02/09/2014 9:23PM

Fasig-Tipton February: Middle market powers opening session


Given the differences in format and content between last year’s Fasig-Tipton Kentucky winter mixed sale and this year’s edition, the figures for Sunday’s opening session were expected to look very different, and for the most part they did.

Sunday’s session cataloged a condensed 176 horses of 588 overall scheduled to sell over the two-day auction, compared to a one-day session of 337 horses in 2013. Further muddying comparisons between the two sales, last year’s edition featured the blockbuster dispersal of Eugene Melnyk’s Winding Oaks Farm.

However, the sale found its legs in the middle market on Sunday, posting an improved median over last year’s single-session renewal.

A total of 122 horses sold during Sunday’s session for revenues of $4,475,100. The average sale price of $36,681 fell 35 percent from last year’s overall average of $56,252. While the average price did take a hit, it is worth noting that the 2013 average including the Melnyk dispersal rose 230 percent from $17,044 in 2012, displaying that the open market has shown signs of growth early in this year’s sale.

The median saw a slight boost, rising 7 percent, from $15,000 at the end of last year’s sale to $16,000 on Sunday. The median in 2012 was $6,000.

Sunday’s session was led by Grade 3 winner Devious Intent, who sold to Stonestreet Thoroughbred Holdings for $350,000.

The 5-year-old Dixie Union mare sold as a broodmare prospect. She finished her on-track career with four wins in 17 starts for earnings of $279,041. Devious Intent is perhaps best known as the horse that defeated champion sprinter Groupie Doll in the Grade 3 Gardenia Stakes at Ellis Park last summer.

“The whole goal was to get her graded stakes-placed, improve her value, and race her until she told us she didn’t want to,” said Kevin Hulse, who co-owned Devious Intent as part of TK Stables. “We got her to Ellis, and [trainer] Kellyn [Gorder] is pretty conservative and said, ‘Geez, Groupie Doll [is entered].’ I said, ‘I like the filly. Don’t worry about it. If we lose, it’s no reflection on you. Groupie Doll’s a champion. We should lose. But our filly is feeling good, so let’s do it.’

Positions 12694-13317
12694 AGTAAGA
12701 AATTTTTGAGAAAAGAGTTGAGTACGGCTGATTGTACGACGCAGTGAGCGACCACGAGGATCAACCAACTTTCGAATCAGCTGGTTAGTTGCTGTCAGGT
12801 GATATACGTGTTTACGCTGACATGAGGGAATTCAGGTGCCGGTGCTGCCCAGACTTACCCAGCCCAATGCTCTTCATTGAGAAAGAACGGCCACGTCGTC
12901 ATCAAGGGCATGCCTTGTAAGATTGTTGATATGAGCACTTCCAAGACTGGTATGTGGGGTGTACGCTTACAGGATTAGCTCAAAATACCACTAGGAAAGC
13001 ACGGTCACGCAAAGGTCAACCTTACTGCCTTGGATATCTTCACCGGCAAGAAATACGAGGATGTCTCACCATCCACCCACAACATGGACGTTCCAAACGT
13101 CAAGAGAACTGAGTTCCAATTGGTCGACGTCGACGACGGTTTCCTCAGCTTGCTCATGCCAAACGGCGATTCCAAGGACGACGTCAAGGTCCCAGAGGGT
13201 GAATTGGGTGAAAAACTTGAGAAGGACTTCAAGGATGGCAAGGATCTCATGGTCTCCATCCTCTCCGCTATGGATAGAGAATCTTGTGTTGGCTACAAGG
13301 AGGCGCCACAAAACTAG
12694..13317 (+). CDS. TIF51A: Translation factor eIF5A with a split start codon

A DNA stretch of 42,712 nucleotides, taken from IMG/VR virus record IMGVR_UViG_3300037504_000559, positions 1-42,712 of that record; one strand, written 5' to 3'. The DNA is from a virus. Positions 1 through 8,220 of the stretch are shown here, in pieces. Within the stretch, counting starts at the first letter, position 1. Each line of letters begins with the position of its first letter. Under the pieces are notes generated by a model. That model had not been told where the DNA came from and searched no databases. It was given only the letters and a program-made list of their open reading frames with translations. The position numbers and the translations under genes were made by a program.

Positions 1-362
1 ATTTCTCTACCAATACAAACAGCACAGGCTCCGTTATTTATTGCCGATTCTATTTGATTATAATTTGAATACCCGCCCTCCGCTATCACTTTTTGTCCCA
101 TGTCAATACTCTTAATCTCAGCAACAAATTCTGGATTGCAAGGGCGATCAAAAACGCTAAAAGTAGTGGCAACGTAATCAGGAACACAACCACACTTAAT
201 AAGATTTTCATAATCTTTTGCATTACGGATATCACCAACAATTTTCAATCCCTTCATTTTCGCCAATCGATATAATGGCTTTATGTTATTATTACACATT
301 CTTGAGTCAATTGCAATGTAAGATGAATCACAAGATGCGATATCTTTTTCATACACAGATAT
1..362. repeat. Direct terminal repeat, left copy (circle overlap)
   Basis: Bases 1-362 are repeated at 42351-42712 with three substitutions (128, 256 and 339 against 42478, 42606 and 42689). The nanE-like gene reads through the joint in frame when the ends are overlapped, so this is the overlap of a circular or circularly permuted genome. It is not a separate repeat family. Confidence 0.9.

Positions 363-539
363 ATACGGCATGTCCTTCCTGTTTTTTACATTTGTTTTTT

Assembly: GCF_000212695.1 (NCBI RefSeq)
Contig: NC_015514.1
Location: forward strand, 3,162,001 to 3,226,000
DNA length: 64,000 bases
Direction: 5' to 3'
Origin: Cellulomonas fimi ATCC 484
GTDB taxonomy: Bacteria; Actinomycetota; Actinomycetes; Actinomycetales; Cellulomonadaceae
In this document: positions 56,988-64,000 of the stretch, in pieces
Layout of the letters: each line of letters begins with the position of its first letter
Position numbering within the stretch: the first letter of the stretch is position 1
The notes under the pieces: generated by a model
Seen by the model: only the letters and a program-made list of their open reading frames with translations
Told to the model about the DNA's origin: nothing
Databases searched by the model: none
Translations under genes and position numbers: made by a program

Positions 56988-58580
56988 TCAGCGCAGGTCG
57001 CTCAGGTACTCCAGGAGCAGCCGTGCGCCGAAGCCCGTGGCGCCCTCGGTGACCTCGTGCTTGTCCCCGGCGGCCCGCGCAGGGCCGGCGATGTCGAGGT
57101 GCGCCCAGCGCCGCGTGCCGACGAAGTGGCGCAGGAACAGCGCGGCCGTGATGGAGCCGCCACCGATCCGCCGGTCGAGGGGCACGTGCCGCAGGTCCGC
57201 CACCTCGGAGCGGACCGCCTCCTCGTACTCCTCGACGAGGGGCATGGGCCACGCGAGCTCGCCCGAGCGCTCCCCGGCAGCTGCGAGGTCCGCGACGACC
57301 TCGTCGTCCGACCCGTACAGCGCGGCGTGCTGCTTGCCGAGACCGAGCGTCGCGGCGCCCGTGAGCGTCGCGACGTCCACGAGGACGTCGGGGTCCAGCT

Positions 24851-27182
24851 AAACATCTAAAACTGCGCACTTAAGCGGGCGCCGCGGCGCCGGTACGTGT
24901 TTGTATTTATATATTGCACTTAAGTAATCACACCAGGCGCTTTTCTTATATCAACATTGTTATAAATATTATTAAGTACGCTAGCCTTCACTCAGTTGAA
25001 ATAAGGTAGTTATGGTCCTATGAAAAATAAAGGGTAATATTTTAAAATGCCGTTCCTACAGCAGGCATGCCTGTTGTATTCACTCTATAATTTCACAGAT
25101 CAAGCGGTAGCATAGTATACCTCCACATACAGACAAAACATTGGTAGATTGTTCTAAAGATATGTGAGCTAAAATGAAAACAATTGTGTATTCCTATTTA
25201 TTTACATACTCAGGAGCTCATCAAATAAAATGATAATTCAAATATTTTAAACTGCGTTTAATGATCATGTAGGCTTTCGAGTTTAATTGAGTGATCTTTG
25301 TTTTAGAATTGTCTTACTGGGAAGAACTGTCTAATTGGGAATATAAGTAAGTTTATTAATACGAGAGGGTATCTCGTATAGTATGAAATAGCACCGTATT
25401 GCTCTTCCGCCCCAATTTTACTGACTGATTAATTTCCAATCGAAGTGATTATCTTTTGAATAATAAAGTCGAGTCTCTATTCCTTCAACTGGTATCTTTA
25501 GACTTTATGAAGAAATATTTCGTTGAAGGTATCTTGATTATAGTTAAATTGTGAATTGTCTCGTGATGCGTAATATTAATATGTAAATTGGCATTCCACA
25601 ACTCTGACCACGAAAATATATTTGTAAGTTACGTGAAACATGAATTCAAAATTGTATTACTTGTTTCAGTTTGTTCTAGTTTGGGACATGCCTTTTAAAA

“We put [jockey Roberto Morales] on her and just told him, ‘Just let her be happy,’ Hulse continued. “She ran an exceptional race.”

Further tying the two horses together, Devious Intent’s sale came just hours after Groupie Doll made her final career start, a victory in the Grade 3 Hurricane Bertie Stakes at Gulfstream Park.

The transaction was a profitable one for Hulse, who bought the mare for $75,000 under the guidance of Hughes Bloodstock at the 2012 Keeneland November breeding stock sale. She started eight times for TK Stables, winning twice for $143,862.

“I was actually going to put her in foal and maybe sell her in November or keep her and sell foals,” Hulse said, “but she’s such a nice filly, I truly wanted a good farm to get her that has the availability to breed her to the stallions that she needs to be bred to. I would love to see her babies run.”

Devious Intent was consigned by James B. Keogh, agent. Bred in Kentucky by Robert and Kimberly Bain, Devious Intent is out of the unraced Machiavellian mare Hafifah.

A Bernardini filly was the session-topper among yearlings, selling to Wounded Warrior Stable for $200,000.

The bay filly, consigned by Hidden Brook, agent, is out of the Grade 3-winning Carson City mare Bohemian Lady, who is the dam of two winners from as many foals to race. Bohemian Lady is a half-sister to Grade 1 winner and sire Any Given Saturday.

The filly was offered as a weanling at the 2013 Keeneland November sale, but did not meet her reserve, with a final bid of $190,000.

The second and final session of the Fasig-Tipton Kentucky winter mixed sale commences Monday morning at 10 a.m. Eastern.

For hip-by-hip results, click here.